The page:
Why should American academics care about Bologna?
We share most of Europe’s priorities for higher education.We believe that increased accountability should support responsiblecomparisons of programs and institutions, that students should haveless difficulty in transferring academic credits, that thecredentials we offer should be more easily understood by thepublic, that teaching should be more intentional in the light of aconsensus on outcomes, and that as a nation we should remain highlycompetitive in attracting international students. We have importantinitiatives under way in many of these areas.
But the Bologna Process represents a coordinated commitment to suchreforms that is monitored continually throughout the continent.With one decade of progress to report, Europe can offer us a usefulexample. The issue is not whether we should “import” the BolognaProcess, but whether we can learn from its coherence and sense ofurgency.
Has Bologna lived up to its promise, from a Europeanperspective?
Yes — and no. Without question, Europe has accomplishedmuch since the 1999 Declaration. But fault lines have appeared. Forinstance, implementation of the three-year baccalaureate degree hasdiscouraged greater mobility among undergraduates, as studentschallenged by compact curriculums offered at a faster pace arestaying put.
The recession has not helped, in that changes in the funding ofhigher education, while not part of the Bologna reforms, haveprovoked resistance to the process. And completion of national”qualifications frameworks,” explaining educational attainmentaccording to degree levels, has proved to be more difficult thananticipated.
Bologna will declare victory this spring with the end of its firstdecade and the formal recognition of the European Higher EducationArea. But the fact that the process has now been extended to asecond decade suggests that its promise has been met only partway.
Has the growth in countries participating in Bolognachanged the process?
Decidedly. Through its expansion from the initial group of29 participating countries to the present 46, “from Shannon(Ireland) to Vladivostok (Russia),” the potential of the BolognaProcess to achieve significant higher education reform across theexpanse of two continents has become even more apparent.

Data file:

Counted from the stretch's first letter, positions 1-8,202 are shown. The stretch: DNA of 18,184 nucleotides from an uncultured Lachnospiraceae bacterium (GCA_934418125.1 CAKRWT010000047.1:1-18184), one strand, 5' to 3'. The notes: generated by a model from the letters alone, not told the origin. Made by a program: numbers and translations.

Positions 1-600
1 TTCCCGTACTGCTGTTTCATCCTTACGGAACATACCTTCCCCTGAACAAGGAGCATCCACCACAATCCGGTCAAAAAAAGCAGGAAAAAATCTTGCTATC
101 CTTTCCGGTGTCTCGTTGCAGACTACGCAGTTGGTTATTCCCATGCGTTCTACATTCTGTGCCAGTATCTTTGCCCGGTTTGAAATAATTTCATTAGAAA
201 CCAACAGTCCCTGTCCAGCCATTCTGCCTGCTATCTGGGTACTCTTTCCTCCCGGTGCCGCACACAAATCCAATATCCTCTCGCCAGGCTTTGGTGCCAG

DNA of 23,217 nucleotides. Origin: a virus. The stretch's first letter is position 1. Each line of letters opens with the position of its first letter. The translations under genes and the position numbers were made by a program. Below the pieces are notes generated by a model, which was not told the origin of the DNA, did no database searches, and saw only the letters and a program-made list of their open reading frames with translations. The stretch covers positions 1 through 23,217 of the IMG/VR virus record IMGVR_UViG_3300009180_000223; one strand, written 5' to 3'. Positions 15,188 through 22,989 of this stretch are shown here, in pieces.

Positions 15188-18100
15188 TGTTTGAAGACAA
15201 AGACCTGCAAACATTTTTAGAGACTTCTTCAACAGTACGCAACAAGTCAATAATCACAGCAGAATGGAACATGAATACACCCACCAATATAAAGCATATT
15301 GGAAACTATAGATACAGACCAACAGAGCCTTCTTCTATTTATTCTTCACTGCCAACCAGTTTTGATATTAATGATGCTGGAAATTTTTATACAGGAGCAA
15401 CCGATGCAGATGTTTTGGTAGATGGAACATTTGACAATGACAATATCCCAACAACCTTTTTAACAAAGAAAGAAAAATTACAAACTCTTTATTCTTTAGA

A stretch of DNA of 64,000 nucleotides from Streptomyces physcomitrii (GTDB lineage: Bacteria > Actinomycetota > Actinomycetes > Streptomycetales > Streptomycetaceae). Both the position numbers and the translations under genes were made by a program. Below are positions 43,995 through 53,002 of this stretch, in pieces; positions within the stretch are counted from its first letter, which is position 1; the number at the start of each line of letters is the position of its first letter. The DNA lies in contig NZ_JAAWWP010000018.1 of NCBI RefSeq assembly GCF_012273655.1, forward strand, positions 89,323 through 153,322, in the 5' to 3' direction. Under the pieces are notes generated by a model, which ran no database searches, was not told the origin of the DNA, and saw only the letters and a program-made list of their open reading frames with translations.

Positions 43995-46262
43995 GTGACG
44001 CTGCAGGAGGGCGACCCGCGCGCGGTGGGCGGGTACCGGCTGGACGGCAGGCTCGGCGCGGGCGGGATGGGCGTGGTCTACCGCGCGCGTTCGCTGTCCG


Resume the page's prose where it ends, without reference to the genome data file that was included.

But with expansion has come a far greater range of nationaldifferences in higher education governance, in assumptions aboutthe purposes of a college education, and in the depth to whichstructures, schedules, and other conventions are rooted in nationalcultures. Hence the biennial surveys of the reform initiatives,country by country, now suggest increasing disparity from one toanother in progress sought and progress made. Students in Europespeak of an “à la carte” approach to the Bologna initiatives insome countries: focus on some priorities, ignore others.
How does Bologna — to take the title of your book –“challenge” American higher education?
The Bologna Process represents first a challenge by Europeto the United States and the rest of the world.It was conceived and implemented as part of a continentalcommitment to European economic ascendancy, with higher educationas an important means to that end. But Bologna also poses aspecific challenge to American higher education. Europe seeks toattract international students who are now more likely to study inthe United States, the United Kingdom, or Australia.
And Europe seeks to make its own students more competitive on theworld stage. The three-year baccalaureate in Europe challenges usto document more persuasively the value of a four-year degreeoffering the advantages of a liberal education.
And there’s the issue of the mobility of talent, an importantfactor in economic growth. While we continue to increaseout-of-state tuitions at public universities, discouraging studentsfrom crossing state lines to secure a college education, Europe isprompting its students to “study abroad” within Europe. Above all,Bologna has challenged U.S. higher education by pursuing prioritiesthat are ours as well and by making more progress towards achievingthem.
Given the diversity of American higher education, how couldBologna principles be applied in the United States? Should they beapplied?
Well, Europe presents no less broad a range ofinstitutional types, degree designations, and assumptions about whoshould be educated and for what reasons. The Bologna Processrepresents precisely a commitment to surmount those disparities infavor of higher education that is more easily understood, moreaccountable to the public, more intentional with regard to itsoutcomes, and more attractive to the world’s scholars andstudents.
But, no, while there is much we can learn from Bologna’s example,we cannot and should not simply adopt its initiatives as our own.However, as your question suggests, there are importantprinciples behind a coordinated continent-wide effort thatexpresses a compelling sense of urgency.
We would be wise to observe those principles: agree on a smallnumber of compelling priorities that serve both students and thenational interest, commit to the urgent pursuit of such prioritiesaccording to a carefully monitored and documented process, andsustain a commitment to priorities that may take longer thananticipated to accomplish.
But we can improve on Bologna. Our commitment to diversity in itsother sense, the value we place on the pursuit of learning within amulticultural environment, gives us an advantage on the worldstage. And our high regard for the outcomes of a liberal education– intellectual agility, the capacity for continued learning, anability to work with others, a sense of civic responsibility –stands us in good stead. Attentive to the distinct values ofAmerican higher education, we should learn from the Bologna Processbut endeavor to go it one better.
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